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Mass of the Presanctified
Introduction to the Liturgy

The instruction given by Pope Pius XII stipulates that Good Friday's solemn liturgy take place after noon; the best time would be three o'clock, and on no account may it begin later than six o'clock. The same Pope revives the old practice of all receiving Communion this day as a necessary part of the liturgical function. This consists of four main divisions, each of which has its own historical interest, the whole forming a dramatic representation of the Sacred Passion.

I & II. The first two parts consists of reading from Scripture, and a prayer followed by St. John's story of the Passion, and concluded by a long series of prayers for various intentions. In this part we have preserved the form of the earliest Christian prayer meeting--a service with was derived from the Jewish Synagogue. To this service of Scriptural readings the celebration of the Eucharist was afterwards joined to form the one solemn act of worship now called the Mass. This Mass still preserves these distinct divisions: the first from the beginning to the Offertory, in which the Introit and Gloria are included; the second from the Offertory to the Communion. The first division is called the Mass of the Catechumens, (for they were not permitted to remain for the celebration of the Eucharist); the second, the Mass of the Faithful.

III. The third part consists of the unveiling and adoration of the Cross. This ceremony was originally connected with the relic of the true Cross, and had its origin in Jerusalem. A veiled crucifix is gradually exposed to view, and three times at the words Venite adoremus the faithful kneel in adoration to the Redeemer.

IV. The fourth part, the Communion of Priest and people, completes what used to be known as the Mass of the Presanctified. Today's liturgy clearly does not constitute a Mass, for there is no Consecration; all who communicate receive sacred particles consecrated at the Mass of the previous day. This form of "Mass" is familiar in the Greek rite.

The service opens with a Mass of the Catechumens in what is perhaps its oldest and simplest form. It has neither Introit, Gloria, nor Credo, but consists merely of two lessons, followed each by a Tract, also taken from the prophets. The Gospel is the story of the Passion according to St. John. This is followed by the most ancient form of intercession. The priest (formerly the deacon) makes a solemn appeal to the faithful, telling them for whom each Prayer is to be offered: for the Church, the Pope, the Bishops, priests, etc. the Jews, pagans, heretics, prisoners, etc. The Flectamus genua is said and all kneel down to pray until the subdeacon bids them to rise. Then the celebrant turns to God, Almighty and Eternal, and formulates the prayer in the name of all. This was the oldest form of the Collect or public prayer.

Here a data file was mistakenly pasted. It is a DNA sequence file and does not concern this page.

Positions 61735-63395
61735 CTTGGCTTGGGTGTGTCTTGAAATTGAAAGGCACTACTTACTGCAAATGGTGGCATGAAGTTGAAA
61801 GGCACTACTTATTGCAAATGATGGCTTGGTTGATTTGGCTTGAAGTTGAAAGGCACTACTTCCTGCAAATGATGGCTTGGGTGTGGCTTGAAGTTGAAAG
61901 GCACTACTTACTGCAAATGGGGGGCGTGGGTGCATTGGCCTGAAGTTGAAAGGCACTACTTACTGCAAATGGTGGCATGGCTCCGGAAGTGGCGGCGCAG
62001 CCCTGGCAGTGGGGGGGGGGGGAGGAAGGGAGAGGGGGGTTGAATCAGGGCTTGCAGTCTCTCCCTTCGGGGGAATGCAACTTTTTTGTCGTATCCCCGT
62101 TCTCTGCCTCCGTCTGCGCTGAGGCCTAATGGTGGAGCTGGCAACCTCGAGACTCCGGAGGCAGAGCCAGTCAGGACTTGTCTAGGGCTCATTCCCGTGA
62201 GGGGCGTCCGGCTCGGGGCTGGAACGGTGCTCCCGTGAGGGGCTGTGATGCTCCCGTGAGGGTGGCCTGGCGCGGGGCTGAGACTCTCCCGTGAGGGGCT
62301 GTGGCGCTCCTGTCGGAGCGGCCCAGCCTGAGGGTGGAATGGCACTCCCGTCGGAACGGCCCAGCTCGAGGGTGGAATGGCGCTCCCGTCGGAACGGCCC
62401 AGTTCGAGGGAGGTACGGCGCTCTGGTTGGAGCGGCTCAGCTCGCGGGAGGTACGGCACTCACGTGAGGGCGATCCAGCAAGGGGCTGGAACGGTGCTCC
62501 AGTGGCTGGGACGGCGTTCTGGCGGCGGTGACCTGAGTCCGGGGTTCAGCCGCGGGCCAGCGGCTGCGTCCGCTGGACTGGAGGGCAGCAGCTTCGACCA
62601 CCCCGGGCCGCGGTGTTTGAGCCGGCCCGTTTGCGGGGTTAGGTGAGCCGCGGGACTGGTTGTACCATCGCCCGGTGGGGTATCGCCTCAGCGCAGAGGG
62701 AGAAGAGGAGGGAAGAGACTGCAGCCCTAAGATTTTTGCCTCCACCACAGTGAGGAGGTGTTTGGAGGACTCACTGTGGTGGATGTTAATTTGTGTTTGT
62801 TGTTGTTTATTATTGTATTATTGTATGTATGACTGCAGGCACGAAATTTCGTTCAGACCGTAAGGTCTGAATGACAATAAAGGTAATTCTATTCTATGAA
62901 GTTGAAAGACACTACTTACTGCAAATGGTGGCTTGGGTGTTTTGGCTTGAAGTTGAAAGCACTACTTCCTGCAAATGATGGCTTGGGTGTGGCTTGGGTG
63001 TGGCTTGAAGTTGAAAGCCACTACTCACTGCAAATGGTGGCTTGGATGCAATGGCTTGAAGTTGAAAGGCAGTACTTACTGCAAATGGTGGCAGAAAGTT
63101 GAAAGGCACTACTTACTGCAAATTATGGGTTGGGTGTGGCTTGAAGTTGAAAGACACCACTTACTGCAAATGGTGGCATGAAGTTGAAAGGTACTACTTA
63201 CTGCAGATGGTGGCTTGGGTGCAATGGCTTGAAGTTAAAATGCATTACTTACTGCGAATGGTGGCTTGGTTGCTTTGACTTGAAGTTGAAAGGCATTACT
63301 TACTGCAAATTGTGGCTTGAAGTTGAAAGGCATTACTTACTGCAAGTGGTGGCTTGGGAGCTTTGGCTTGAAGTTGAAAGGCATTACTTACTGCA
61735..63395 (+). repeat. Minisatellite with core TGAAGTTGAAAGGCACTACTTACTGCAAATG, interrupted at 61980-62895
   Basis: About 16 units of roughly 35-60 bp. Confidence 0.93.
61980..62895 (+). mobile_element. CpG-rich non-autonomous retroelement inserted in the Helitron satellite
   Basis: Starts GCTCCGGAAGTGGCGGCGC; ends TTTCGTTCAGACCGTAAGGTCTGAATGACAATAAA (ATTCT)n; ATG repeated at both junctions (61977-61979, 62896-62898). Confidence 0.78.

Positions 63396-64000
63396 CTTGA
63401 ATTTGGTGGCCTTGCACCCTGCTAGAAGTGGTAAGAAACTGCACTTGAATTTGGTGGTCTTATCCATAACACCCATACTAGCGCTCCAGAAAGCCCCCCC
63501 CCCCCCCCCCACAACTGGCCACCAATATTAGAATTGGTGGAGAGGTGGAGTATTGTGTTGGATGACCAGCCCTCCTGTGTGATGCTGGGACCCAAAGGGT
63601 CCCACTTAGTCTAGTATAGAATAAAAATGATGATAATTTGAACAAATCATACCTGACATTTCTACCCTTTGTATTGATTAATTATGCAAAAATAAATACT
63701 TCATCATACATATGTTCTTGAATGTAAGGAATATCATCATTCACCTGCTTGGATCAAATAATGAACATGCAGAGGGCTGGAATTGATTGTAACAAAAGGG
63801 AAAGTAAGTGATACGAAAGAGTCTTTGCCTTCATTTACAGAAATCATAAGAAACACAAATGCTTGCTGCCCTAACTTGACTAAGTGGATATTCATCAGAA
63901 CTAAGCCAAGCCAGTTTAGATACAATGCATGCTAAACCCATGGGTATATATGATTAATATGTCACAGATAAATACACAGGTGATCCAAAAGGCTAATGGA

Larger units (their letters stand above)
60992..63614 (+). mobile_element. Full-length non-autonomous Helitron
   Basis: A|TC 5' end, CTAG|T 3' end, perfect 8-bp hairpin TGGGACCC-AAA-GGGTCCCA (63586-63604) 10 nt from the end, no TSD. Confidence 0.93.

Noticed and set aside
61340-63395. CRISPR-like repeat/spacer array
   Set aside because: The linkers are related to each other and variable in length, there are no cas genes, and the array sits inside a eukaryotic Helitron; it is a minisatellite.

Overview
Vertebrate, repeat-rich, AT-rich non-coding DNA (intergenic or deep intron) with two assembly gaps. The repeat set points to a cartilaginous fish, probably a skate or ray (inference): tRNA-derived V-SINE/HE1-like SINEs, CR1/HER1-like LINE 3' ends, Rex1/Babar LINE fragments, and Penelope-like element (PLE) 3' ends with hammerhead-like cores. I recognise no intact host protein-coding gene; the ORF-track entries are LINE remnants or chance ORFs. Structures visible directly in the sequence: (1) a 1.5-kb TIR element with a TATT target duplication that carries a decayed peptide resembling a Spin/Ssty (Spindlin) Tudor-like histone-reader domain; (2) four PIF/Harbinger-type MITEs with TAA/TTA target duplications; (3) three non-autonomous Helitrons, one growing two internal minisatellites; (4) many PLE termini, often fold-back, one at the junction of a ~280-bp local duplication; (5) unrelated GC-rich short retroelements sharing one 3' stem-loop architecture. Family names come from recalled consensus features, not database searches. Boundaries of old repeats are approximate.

The adoration of the Cross is followed by a short Communion service. The ciborium containing the sacred hosts consecrated yesterday is brought in silence with the simplest of ceremonial from the Altar of Repose. Preparation for Communion is fittingly made by all standing to recite the Pater Noster in unison, and the Communion itself is followed at once by three prayers of thanksgiving. These end the day's solemn function.

The altar should be completely bare, without crucifix, candles or altar-cloths.

If there are not enough priests or clerics, the Solemn afternoon Liturgy of today is performed by the celebrant with the assistance of servers as noted by the use of square brackets []; but if clergy are present, it is very fitting for them to assist in choir.

Hence all wear choir-dress; the celebrant and deacon are vested in amice, alb, cincture and black stole, the subdeacon in amice, alb and cincture.

Until the Holy Cross is unveiled, neither clergy nor servers genuflect to the altar, but only bow their heads. But when the Cross has been unveiled, until the beginning of the Easter Vigil exclusive, all genuflect before the Cross on the principle altar.

Part I
Part II
Part III
Part IV

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